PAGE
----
Why is it Useful? Customer effort is a key contributor to a customer’s overall loyalty and sentiment towards your company. It can be extremely helpful to measure CES alongside NPS, since CES can highlight a singular negative experience that may drive a customer to respond with a lower NPS score.
With developing technology and the need to stand out among competitors, it may be tempting to create a unique customer experience. Yet, the most important aspect of CES is simplicity.
What is it? Churn rate refers to the percentage of customers lost over the course of a specified period of time. It can be tracked monthly, quarterly or yearly depending on the business model. Churn rate is especially useful for businesses whose models revolve around customer retention and loyalty, such as those in the telecommunications industry.
How to Calculate it: You can find your churn rate by taking the number of existing customers at the beginning of the measured period and dividing it by the amount of customers that cut ties by the end of the period.
Why is it Useful? Churn rate is a valuable metric for identifying problematic aspects of your service. A high churn rate may indicate a failure to meet customer needs, a burdensome effort required by consumers, or a general lack of customer satisfaction. Digging deeper to understand why people have churned is a crucial step in harnessing the metric’s full potential.
What is it? Oftentimes thought of as the inverse of churn rate, retention rate measures the percentage of returning customers over the course of a specified period of time. Like churn rate, it can be tracked over various increments of time such as months, quarters or years.
How to Calculate it: To find your retention rate, all you have to do is slightly tweak the formula used to calculate churn rate. You take the number of remaining customers at the end of the period and divide it by the number of customers you initially started with. The final step is to multiply that number by 100.
Why is it Useful? Retention rate is a valuable metric for predicting financial growth and highlighting loyal customers. As it is often said, it is easier to keep customers than to gain new ones, so evaluating and understanding your retention rate can help decrease costs of customer acquisition (CAC). Additionally, when measured over smaller increments of time, retention rate can illustrate the effectiveness of new programs or initiatives that your company implemented during a specific period.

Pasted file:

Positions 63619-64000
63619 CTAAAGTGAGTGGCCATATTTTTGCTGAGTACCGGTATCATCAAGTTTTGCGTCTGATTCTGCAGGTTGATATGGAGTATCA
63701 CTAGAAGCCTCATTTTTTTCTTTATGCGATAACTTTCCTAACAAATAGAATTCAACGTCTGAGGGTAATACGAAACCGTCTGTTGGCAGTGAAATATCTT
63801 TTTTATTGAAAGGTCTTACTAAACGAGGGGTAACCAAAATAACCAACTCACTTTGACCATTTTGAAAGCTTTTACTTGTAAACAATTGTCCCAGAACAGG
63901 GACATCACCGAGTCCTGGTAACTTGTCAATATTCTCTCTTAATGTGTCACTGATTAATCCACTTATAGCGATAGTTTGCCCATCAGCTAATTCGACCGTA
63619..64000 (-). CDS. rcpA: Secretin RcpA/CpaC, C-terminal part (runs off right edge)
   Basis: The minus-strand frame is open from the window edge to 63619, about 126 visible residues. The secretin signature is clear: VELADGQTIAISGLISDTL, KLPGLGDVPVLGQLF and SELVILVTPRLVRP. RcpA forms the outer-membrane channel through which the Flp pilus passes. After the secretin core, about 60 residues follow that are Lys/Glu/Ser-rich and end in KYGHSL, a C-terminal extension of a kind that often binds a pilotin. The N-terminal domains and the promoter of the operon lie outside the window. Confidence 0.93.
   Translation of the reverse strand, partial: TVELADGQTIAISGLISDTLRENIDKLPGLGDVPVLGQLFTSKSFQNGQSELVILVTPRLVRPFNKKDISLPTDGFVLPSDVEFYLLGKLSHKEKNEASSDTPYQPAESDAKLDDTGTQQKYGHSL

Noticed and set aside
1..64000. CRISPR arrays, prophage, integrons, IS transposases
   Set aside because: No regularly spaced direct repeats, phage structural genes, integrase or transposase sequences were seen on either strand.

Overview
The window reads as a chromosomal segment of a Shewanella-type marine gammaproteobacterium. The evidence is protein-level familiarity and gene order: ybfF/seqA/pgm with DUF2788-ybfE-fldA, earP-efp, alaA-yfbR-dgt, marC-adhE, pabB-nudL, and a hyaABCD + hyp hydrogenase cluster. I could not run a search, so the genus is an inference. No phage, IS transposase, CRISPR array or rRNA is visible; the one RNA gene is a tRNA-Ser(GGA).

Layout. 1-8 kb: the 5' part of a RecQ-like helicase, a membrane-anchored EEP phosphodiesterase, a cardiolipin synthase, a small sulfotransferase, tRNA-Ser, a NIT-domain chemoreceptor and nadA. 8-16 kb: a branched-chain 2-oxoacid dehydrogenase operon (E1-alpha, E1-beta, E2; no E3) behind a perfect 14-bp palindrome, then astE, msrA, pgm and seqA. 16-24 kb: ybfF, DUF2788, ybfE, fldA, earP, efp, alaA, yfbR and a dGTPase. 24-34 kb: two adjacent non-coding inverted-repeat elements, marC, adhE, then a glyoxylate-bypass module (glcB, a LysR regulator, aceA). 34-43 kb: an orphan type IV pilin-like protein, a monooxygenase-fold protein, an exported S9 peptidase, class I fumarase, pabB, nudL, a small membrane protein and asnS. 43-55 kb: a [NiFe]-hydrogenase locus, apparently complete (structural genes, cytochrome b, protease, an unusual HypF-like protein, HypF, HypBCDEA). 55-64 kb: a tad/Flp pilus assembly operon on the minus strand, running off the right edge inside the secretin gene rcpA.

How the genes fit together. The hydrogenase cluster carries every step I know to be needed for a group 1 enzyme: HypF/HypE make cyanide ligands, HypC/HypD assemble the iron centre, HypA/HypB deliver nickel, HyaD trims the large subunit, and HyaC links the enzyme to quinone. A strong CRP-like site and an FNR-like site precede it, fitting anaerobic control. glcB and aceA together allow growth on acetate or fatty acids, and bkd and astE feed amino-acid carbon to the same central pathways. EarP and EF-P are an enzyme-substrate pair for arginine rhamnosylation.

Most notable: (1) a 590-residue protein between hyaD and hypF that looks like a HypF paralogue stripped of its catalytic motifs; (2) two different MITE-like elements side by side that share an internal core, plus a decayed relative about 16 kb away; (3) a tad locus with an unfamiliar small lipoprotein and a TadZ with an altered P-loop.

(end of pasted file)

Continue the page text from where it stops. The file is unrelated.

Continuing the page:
Customer Lifetime Value (CLV)
What is it? Customer Lifetime Value is a measure of the predicted revenue earned from a single customer account over the entire duration of their relationship with a company. Simply put, CLV determines a customer’s overall value to an organization.
How to Calculate it: There are several components involved in the calculation of CLV, such as the average profit margin per customer, average length of customer lifespan, churn rate and retention rate. When jointly analyzed, each of these metrics act as supporting details of the larger picture that is CLV.
To determine CLV, take the annual revenue earned by the customer and multiply it by the average customer lifespan. Then, take that number and subtract the cost of acquisition.
Why is it Useful? A key benefit of measuring CLV is the ability to predict future costs and financial growth. By understanding a customer’s worth to your company, you can effectively allocate your efforts towards profitable objectives while strategically managing your budget between customer retention and acquisition.
Curating the most effective combination of KPI’s will lead your company to better understand its strengths and weaknesses, as well as ways to improve your customer service. Though, measuring these metrics are only half the battle; your team must work to interpret the implications behind the numbers.